Due to the pandemic, the federal government has granted an automatic suspension of student loan repayments through September 30, 2020.
During this period, the interest rate on the following loan types is set to 0%:
- Defaulted and nondefaulted Direct Loans
- Defaulted and nondefaulted FFEL Program loans
- Federal Perkins Loans
If you have a Federal Family Education Loan (FFEL) Program or Federal Perkins loans not owned by the Department of Education, you may be able to take advantage of the 0% interest rate through a Direct Consolidation Loan. After the period ends, you may face an interest rate higher than your current one. Any outstanding interest will be capitalized when you consolidate.
If you are in an income-driven repayment plan, the suspended payments will count toward loan forgiveness. Direct Loan suspended payments might also count toward Public Service Loan Forgiveness – check with your loan servicer for details — and towards rehabilitation of defaulted loans. You may elect to decline the suspension offer by contacting your loan servicer.
- Select the Appropriate Type of Deferment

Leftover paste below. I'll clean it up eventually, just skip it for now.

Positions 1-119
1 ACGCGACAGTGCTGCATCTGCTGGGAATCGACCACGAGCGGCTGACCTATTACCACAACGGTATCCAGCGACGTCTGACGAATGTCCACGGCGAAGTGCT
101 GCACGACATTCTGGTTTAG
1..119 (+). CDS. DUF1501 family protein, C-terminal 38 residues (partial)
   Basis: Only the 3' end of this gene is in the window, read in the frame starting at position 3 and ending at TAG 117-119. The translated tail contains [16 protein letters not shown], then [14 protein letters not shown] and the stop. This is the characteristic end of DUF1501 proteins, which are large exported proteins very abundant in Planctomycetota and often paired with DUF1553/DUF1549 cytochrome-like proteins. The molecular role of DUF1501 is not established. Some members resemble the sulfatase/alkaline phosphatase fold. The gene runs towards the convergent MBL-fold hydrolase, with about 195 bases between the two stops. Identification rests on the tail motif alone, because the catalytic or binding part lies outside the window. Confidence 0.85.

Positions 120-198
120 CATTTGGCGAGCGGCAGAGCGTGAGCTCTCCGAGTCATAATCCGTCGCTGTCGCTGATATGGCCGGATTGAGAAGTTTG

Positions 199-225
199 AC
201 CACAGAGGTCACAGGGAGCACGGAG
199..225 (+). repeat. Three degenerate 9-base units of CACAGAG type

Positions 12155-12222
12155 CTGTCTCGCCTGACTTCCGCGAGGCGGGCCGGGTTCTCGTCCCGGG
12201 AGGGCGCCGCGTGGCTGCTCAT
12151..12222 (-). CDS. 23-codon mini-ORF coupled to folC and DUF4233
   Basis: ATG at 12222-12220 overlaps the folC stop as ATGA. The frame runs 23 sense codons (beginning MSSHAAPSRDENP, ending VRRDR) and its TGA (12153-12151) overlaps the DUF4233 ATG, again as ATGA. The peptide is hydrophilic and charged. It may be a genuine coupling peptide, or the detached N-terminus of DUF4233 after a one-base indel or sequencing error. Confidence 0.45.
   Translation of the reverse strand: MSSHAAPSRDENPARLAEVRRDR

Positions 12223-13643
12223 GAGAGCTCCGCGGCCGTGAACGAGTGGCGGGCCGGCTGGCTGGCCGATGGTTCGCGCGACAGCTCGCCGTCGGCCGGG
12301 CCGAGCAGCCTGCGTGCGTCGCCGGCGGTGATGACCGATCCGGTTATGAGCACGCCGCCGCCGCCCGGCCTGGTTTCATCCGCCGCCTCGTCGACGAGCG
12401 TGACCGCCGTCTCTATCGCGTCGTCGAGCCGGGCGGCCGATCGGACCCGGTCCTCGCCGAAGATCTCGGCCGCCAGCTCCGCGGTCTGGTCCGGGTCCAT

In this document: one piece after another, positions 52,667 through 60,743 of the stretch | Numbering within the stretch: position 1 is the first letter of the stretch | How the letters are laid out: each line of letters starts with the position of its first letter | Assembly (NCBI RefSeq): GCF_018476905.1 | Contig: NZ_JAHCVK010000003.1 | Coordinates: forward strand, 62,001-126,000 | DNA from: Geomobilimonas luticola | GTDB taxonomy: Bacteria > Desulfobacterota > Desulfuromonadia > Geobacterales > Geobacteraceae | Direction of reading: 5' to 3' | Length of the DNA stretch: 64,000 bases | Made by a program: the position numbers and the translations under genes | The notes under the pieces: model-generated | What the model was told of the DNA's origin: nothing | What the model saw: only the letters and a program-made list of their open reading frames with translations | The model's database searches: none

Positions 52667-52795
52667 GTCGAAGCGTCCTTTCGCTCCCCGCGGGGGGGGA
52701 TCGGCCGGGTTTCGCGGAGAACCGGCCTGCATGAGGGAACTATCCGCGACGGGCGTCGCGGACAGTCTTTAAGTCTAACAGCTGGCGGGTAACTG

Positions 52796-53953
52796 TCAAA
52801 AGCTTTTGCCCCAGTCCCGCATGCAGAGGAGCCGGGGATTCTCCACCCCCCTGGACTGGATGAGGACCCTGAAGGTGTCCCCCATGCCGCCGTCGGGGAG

In addition to the Economic Hardship Deferment, these are the different types of loan deferments:
- Cancer Treatment Deferment: Available for patients undergoing cancer treatment. You can also defer payments for six months after the end of your treatment regime.
- Graduate Fellowship Deferment: You must be enrolled in an eligible graduate fellowship program. These are usually programs that provide a living stipend to master’s and doctoral students.
- In-School Deferment: For students enrolled at least half-time at an eligible institution. This is an automatic deferment, but you should verify your status with your loan servicer. Graduate/professional students with Direct PLUS loans receive an extra six months of deferment once you cease at least half-time enrollment.
- Military Service and Post-Active Duty Student Deferment: To qualify, you must be on active military duty or have completed active duty service and any grace period.
- Parent PLUS Borrower Deferment: For parents with Direct PLUS Loans for their child’s education. The student must be enrolled at least half-time at an eligible institution. You get an extra six months of deferment once the student leaves school.
- Rehabilitation Training Deferment: Available if you are enrolled in an approved rehabilitation training program that is designed to provide drug abuse, mental health, vocational, or alcohol abuse rehabilitation treatment.
- Unemployment Deferment: You can qualify if you are receiving unemployment benefits or are unable to find a full-time job. The deferment is available for up to three years.
- Gather Supporting Documentation
The required documentation varies with the type of loan deferment. For example, you may be asked to document monthly income, Peace Corp service certification, receipt of welfare payment, etc. Your deferment request form will specify what documentation is required.
- Submit the Required Application
Here are the links to the various deferment request forms: